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Penticton  

Penticton mayor says Penticton in 'crisis mode' over crime

Crime 'crisis,' says mayor

Penticton city council will discuss the addition of more RCMP, increased bylaw hours and additional community safety officers during their upcoming 2022 budget deliberations, after a plea from the mayor calling crime in the city a "crisis."

Mayor John Vassilaki put forward a motion to consider three new RCMP officers — on top of two new approved earlier this year, and two others who were built in to the 2021 budget — at a cost of roughly $190,000 per officer.

Vassilaki spoke passionately about the issue, saying community safety has been his priority during his tenure.

"The underlying issues, a level of frustration, continues to grow, and we are now in crisis mode. I understand that there are many levels, to provide a safe community of all citizens for all citizens. I understand there are social issues, mental health issues, addiction issues, and housing issues," Vassilaki said.

"We want to continue to assist in finding solutions for all those who are less fortunate. Our crisis, however, is separating out those in need [from] those who are deliberately abusing the system using the life of crime, for profit, using the tools of fear, and the intimidation, comfortable that their actions have no consequences."

Penticton has one of the highest caseloads per officer in British Columbia. South Okanagan detachment commander Supt. Brian Hunter has told council in the past that the key is targeting prolific offenders through proactive policing, a task which would be made easier with more staff.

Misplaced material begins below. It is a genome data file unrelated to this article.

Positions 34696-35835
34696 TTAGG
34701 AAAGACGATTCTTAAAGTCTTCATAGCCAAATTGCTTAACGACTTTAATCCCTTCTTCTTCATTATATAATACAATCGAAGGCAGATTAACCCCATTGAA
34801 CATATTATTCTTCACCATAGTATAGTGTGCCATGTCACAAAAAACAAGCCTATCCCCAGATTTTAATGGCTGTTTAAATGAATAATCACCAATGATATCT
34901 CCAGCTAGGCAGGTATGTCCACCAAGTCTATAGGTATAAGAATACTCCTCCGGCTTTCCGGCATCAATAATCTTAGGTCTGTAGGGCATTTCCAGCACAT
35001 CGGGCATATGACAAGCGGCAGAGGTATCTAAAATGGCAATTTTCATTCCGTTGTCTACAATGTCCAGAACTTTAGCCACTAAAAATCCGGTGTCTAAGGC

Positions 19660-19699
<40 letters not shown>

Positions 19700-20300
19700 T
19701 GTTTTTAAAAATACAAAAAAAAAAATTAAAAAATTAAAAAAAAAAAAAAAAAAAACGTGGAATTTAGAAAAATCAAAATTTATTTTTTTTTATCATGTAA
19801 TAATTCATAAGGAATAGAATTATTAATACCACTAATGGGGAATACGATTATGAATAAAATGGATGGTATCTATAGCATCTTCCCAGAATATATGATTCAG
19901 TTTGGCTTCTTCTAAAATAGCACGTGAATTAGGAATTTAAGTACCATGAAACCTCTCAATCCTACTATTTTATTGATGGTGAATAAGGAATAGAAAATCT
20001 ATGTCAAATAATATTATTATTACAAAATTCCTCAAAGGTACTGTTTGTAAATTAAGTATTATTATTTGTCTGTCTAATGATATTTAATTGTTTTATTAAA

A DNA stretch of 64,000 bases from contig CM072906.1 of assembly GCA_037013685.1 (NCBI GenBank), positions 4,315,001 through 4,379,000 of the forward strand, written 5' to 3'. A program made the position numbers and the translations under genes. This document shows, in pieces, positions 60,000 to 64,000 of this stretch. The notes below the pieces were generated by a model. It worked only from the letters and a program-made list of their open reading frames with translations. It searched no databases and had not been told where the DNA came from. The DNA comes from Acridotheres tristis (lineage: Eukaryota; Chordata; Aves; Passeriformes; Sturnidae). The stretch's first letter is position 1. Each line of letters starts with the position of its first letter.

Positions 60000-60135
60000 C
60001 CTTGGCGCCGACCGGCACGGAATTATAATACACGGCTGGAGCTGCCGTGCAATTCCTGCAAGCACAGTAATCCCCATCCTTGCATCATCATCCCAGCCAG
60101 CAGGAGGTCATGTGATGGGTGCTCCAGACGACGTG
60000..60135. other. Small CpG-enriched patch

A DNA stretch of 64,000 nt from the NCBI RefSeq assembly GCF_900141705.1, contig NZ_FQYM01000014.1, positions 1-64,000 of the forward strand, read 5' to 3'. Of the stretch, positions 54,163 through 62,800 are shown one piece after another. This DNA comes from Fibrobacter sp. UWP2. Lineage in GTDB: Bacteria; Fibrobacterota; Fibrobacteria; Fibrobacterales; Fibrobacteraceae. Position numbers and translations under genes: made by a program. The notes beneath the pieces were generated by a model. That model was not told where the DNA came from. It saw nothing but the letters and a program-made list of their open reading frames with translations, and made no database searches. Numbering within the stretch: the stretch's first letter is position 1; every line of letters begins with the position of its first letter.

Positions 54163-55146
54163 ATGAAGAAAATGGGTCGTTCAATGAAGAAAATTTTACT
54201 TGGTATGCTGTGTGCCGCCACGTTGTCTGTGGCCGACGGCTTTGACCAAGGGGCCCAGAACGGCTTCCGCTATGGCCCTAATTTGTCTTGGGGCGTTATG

Vassilaki also pushed for for four new bylaw officers with extended hours, working 7 a.m. to 11 p.m., at a total cost of $385,000 per year for the new hires, and two community safety officers at $116,832 once grant funding is applied.

"Crime does not stop at five to six o'clock. It continues 24 hours a day," Vassilaki said.

Coun. Katie Robinson shared hesitation about where all the money for these new officers would come from, and whether more bylaw enforcement is the appropriate way to spend it. Robinson had similar concerns when Vassilaki first brought the idea forward in March.

"Over the last year or two, we've doubled and almost tripled our bylaw enforcement officers, and I'm starting to squirm here a little bit because I'm feeling uncomfortable with that," Robinson said.

"We can't put a bylaw officer and ask him to do the RCMP's job, and I've also said that before. It's not fair to put our employees in that kind of danger, and especially if we're talking about extending their hours until 11 o'clock at night. There's problems that come with that. I mean, these are not trained police officers, they hand out parking tickets, and bylaw enforcement and that's a totally different realm ... my concern is that we are trying to use the wrong set of expertise for what we're trying to accomplish."

Ultimately, Vassilaki amended his motion to drop the new bylaw officers, and simply include funds in the 2022 budget discussion for increased hours between 7 p.m. and 11 p.m.

Council also voted unanimously to include two new public safety officers in the 2022 budget talks.

The matters will be discussed again during those budget deliberations and potentially modified ahead of adopting the 2022 budget.



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